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the instances like St. Paul to which I have alluded. Those instances seem to prove something, though not this doctrine; what they prove, it will befit this day, which is a sort of commemoration of St. Paul, briefly to consider.

They prove then this,-that no degree of sin, however extreme (unless indeed it reaches the unpardonable sin, the sin against the Holy Ghost, which of course falls without our subject,—but no degree of sin, which can be repented of), precludes the acquisition of any degree of holiness, however high. No sinner so great, but he may, through God's grace, become a saint ever so great. Great saints may become such, either after being, or without being, great sinners. We cannot argue from what a saint is at his close what he was at his beginning Look through the lives of the Saints, and you will find that some became such after never turning from God, and others, after turning from Him; and it would be presumptuous to assert that in the catalogue there are not saints as great who have turned from Him and repented, as any of those who have been just persons from their youth up, needing no repentance.

This of course is a very different statement from saying the greater the sinner, the greater the saint. It is only saying that a man may rise as high as he once was low; that great sinners, when they turn to God, -not, in consequence will be greater saints than others, but that they are not hindered from being equal to those others in their saintliness, in spite of their sinning. But even such a statement may seem strong; so now some words shall be added by way of explanation.

[s. D.]

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1. First, what is very plain, it is less likely, far less likely, that a great sinner should turn to God and become a great saint. It is unlikely that a gross sinner will listen to the Divine Voice at all; it is much to be feared that he will quench the grace which is pleading with him. Again, even if he follows the call so far as to repent, yet it is less likely still that the habits of sin which he has formed round his soul will so relax their hold of him, as to allow him to lay aside every weight. The probability is, that he has made his will so torpid, and his heart so carnal, and his views so worldly, that, even when his repentance is sincere, he will settle down in an inferior, second-rate sort of religion; he will have no fervour, no keenness, no elevation, no splendour of soul; he will not be able to pray; he will not be able to act on heavenly motives; but corruption will mingle with all he does. Now it stands to reason that the farther a man has gone wrong, the more he has to do to bring himself right; whereas, for the very same reason, he is less disposed than he was once, and less able, to set himself in earnest to the work. The more a man sins the stronger become his soul's enemies, and the weaker he becomes himself : a weight is taken off one end of the balance, and put upon the other; his disadvantage is double.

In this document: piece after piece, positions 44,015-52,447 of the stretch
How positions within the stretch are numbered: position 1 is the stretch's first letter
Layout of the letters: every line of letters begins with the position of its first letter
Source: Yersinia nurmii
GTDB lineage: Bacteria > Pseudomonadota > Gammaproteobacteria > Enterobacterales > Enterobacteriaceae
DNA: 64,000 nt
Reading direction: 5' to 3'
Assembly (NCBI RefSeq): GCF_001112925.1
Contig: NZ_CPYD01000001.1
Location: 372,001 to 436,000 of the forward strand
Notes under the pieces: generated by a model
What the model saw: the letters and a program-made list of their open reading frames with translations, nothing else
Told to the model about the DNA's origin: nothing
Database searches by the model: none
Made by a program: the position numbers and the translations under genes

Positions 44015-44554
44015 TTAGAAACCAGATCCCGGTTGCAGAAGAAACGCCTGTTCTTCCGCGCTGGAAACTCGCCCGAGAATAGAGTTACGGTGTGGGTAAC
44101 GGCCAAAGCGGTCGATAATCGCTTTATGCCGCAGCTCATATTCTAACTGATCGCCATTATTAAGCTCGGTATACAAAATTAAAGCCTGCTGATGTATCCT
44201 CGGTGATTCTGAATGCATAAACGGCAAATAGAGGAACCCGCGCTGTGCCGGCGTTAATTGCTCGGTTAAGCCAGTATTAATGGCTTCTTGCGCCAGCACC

2. And in this sense I must certainly grant he never can be so great a saint as if he had never sinned; that is, the efforts which he must now make merely to undo what he has done, would, in that case, simply have told towards his advancement in holiness, and would of course have brought him forward to a higher point than they now enable him to reach. In this sense he can

never overtake himself, viewed as he would otherwise have been. He has lost time in going wrong, he has lost time and labour in retracing his way: as well might a man of thirty hope ever to overtake in years a man of forty, as a repentant sinner, whose feet are slowly bearing him out of the region of sin, to overtake what he might have been, had he always, with the same speed, moved along the narrow way. And of course it must be ever a matter of deep misery to him that he is not what he might have been, that he might have done more than he has done or now can do. But this is true of all men, even of the innocent and upright. The greatest saints might have been greater than they are. We may suppose a point of excellence, and that an attainable one, higher than the highest that has ever been actually attained by man. And again, in like manner, in the abstract, as we see by the parable of the prodigal son, doubtless those who have ever been with their Father are higher in God's favour than those who have left Him. But I am not speaking of possibilities or abstractions, but of facts. And I say, taking the points of holiness to which souls which have served God from their youth up have in fact attained, there is none so high but, as far as we are given to know or judge, has been attained by men who have sinned and repented, as St. Paul's instance shows us.